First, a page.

Who are the sponsor? Katusha is an conglomerate of Russian companies who sponsor the ‘national’ cycling team, mainly sponsored by Itera and Gazprom. It also supposedly means a type of rocket launcher.
2013 Ranking: 3rd
Past Stars: Denis Menchov, Oscar Freire, Robbie McEwen, Gert Steegmans, Fillipo Pozzato, Ben Swift.
Selected Team Palmares: 1st, 2007 Vuelta a Espana, 2009 Giro d’Italia, Stage, 2006 Tour de France, Stages, Giro d’Italia 2009×2, Stages, Vuelta a Espana 2004, 2005×2, 2007, 2012 (all Denis Menchov) 2012 and 2013 Giro di Lombardia, 2012 Fleche Wallone, UCI World Tour 2010 + 2012, 2013, Stage, 2010 Tour de France, Stages, Giro d’Italia 2012×2, Stages, Vuelta a Espana 2003, 2010, 2011×2, 2012×3,2013, 3rd, Tour de France 2013 (all Joaquim Rodriguez) Stages, 2013 Vuelta a Espana, 2013 Fleche Wallone (Dani Moreno)
Brief Team History: Formed out of the ashes of Tinkoff, not that they like to admit it as there is still some dispute between Tinkoff and the team over him being forced out, they became the ‘Global Russian Cycling Project’ and signed, er, lots of none Russians, such as Pozzato and McEwen, with Vladimir Karpets as their GC man. This didn’t go so well, and they kept being fairly sub par and turning out a few positive tests whilst simultaneously having a very strong anti-doping charter that effectively got rid of Gert Steegmans, who saw it as overly draconian. Eventually, they got hold of Denis Menchov, the pride of Russian cycling, but he was a bit past his prime, so they had to rely on Alexandre ‘Near Miss’ Kolobnev to carry the flag for Russia. Have essentially become Russo-Spanish, given Rodriguez and Moreno are the stars.
Last year: Everything in 2012 was about Joaquim Rodriguez, but in 2013 the spoils where shared around a bit more. Oddly, the year started with the team, who has come second in the previous years event, not being invited to the World Tour for political reasons, which caused problems when they were later admitted to the Giro and the like. Luckily, they wasted no time showing why they should still be in the competition, with Rodriguez beating a stellar field to win a stage ofthe Tour of Oman before Luca Paolini won them Het Niewsblad. Alexandre Kristoff then got a series of consistent placings in the spring classics, and Dani Moreno won Fleche Wallone, before the team showed why they deserved to be at the Giro by winning two stages with Paolini and Maxim Belkov as well as wearing the maglia rosa. Success in July came in Joaquim Rodriguez’s late surge to the final podium place in the centenary Tour, and the late season was all about him and his compatriot Moreno – the latter won two stages of the Vuelta before Rodriguez won ‘only’ one of his own, ultimately finishing 4th with Moreno 10th. Purito was then cruelly denied at he Worlds, but made up for it by winning his second consecutive Tour of Lombardy.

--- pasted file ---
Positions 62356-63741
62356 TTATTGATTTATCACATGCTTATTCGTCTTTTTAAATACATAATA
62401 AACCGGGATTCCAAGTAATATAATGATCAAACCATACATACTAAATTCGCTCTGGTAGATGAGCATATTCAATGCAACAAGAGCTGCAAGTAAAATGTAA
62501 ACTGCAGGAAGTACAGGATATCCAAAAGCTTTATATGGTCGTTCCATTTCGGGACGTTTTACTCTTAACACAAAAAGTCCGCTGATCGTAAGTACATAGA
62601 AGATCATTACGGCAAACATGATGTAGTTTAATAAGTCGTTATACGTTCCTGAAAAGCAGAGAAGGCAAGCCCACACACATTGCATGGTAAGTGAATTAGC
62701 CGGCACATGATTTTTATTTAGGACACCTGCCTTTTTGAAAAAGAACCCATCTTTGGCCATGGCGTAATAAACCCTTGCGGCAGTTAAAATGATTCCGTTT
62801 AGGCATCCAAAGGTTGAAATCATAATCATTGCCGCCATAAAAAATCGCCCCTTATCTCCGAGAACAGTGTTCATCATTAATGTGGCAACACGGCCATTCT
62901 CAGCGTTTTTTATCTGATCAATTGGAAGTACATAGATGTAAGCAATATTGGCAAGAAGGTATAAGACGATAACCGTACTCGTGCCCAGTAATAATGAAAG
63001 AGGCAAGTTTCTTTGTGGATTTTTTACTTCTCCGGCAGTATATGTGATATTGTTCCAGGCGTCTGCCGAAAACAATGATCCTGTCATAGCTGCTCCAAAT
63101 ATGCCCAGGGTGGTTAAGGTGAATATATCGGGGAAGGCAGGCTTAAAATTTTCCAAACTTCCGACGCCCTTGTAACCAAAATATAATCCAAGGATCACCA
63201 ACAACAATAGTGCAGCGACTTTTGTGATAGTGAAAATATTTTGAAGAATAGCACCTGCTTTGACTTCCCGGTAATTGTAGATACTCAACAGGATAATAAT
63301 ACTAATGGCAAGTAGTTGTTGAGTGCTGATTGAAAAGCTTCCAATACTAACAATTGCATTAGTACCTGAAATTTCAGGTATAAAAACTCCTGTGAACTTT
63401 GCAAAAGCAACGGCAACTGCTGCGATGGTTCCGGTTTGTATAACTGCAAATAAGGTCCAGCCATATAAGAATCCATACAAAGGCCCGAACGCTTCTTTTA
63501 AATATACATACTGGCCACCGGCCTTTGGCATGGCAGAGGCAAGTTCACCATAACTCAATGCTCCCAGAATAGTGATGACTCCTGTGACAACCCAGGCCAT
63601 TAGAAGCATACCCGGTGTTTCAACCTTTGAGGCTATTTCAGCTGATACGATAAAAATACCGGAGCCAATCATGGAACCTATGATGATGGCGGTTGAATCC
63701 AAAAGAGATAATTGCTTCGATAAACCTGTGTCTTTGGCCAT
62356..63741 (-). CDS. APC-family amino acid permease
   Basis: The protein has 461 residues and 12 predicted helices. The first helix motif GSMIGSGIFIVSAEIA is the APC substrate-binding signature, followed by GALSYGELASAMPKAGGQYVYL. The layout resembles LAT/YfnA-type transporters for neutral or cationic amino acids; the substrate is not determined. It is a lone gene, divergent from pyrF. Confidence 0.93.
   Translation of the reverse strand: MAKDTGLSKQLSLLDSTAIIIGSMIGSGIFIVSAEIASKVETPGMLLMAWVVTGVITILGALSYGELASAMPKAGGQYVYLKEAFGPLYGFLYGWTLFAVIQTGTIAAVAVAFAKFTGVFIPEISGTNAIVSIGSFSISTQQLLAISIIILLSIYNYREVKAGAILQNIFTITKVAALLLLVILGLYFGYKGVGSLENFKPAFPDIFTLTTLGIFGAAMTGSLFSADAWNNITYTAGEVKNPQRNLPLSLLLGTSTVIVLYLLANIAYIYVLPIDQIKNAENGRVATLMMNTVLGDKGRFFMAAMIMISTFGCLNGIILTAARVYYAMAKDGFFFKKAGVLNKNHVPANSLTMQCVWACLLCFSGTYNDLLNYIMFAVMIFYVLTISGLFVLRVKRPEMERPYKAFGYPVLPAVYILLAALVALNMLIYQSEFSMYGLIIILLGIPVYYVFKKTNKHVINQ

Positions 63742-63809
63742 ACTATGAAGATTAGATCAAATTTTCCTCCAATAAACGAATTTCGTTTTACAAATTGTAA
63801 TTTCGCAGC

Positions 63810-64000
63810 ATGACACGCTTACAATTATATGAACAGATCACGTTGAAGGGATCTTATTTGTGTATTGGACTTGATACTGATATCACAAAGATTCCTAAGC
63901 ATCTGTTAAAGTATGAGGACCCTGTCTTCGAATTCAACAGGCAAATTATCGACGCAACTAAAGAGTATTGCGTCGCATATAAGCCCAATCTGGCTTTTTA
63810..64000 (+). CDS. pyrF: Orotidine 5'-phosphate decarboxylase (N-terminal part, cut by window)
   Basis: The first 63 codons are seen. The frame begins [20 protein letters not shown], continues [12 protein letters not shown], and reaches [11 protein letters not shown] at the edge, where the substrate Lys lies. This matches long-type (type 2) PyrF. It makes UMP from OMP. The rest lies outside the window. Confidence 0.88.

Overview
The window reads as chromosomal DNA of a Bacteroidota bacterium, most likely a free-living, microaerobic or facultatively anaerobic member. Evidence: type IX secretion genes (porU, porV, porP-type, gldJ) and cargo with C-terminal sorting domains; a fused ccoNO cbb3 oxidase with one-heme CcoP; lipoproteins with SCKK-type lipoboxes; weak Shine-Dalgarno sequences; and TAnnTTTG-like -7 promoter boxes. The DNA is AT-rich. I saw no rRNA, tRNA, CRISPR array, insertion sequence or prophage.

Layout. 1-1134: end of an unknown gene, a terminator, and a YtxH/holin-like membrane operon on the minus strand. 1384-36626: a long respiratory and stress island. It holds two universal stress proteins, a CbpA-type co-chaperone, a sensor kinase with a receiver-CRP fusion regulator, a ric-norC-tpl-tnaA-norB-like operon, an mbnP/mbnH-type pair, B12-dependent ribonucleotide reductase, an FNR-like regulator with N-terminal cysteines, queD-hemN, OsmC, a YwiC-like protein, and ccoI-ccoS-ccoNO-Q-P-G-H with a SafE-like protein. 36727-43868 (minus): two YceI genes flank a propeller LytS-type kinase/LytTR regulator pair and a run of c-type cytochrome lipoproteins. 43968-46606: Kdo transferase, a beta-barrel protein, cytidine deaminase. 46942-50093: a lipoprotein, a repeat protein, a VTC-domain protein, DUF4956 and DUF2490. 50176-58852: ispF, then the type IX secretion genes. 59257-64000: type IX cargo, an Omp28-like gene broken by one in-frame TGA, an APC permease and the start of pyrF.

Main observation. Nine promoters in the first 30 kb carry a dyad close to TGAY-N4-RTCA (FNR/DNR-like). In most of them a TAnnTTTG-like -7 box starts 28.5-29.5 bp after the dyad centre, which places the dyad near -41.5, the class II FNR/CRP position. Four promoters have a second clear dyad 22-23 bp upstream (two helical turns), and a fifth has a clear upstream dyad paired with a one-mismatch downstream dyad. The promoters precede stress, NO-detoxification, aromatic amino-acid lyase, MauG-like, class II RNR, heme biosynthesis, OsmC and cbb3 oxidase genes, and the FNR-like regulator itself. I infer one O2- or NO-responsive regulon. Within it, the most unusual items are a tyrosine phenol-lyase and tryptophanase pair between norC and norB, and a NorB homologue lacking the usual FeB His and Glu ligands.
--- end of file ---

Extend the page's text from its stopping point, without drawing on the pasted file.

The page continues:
Transfer dealings: The chopping and changing of young Russians continues, although Denis Menchov has retired.
Who are the star riders? Now with podiums in all three grand tours to his name, Joaquim Rodriguez is the main man, with wingman Dani Moreno to assist in the mountains alongside Simon Spilak. The team has a nice line in classics riders such as Alexandre Kristoff, Alexandre Kolobnev, Luca Paolini and Marco Haller, and has some hitters in the shape of Maxime Belkov and Giampolo Caruso.
Fashion Police: The kit has become drained of much of the national imagery, and is almost the whitest in the peloton these days. The Russian flag ‘belt’ remains on the bottom however.
What are their targets? Rodriguez has gone back to aiming for the Giro and the Vuelta, seemingly keen to add a Grand Tour to his palmares as he enters his mid 30s. Moreno will probably be dedicated to him but have his eye on the week long stage races, whilst Kristoff, Paolini and co will want to keep up the strong classics form they showed in 2013. Kristoff in particular may want to chance his arm at a grand tour stage win – his sprinting form is on the rise.
What are they likely to achieve? I’d be a liar if I said I didn’t want Rodriguez to win a Grand Tour, preferably both, but its a crowded field and the long time trials in both races will go against him. He will surely keep up his stage winning form however, and he and Moreno form a potent duo in the hilly classics. Winner of the Tour of Lombardy the last two years, he was second in Liege last year, and must surely have high hopes of adding another monument to his palmares. Even Milan San Remo is worth a shot. Elsewhere, the team will infiltrate breakaways and generally hope to pick off the opposition.
Components: There are no Russian racing bikes, so Canyon get the nod, as do Shimano and Santini for the kit.
The Big Question(s): Can Rodriguez maintain his stellar Grand Tour form? Can Kristoff score a break through?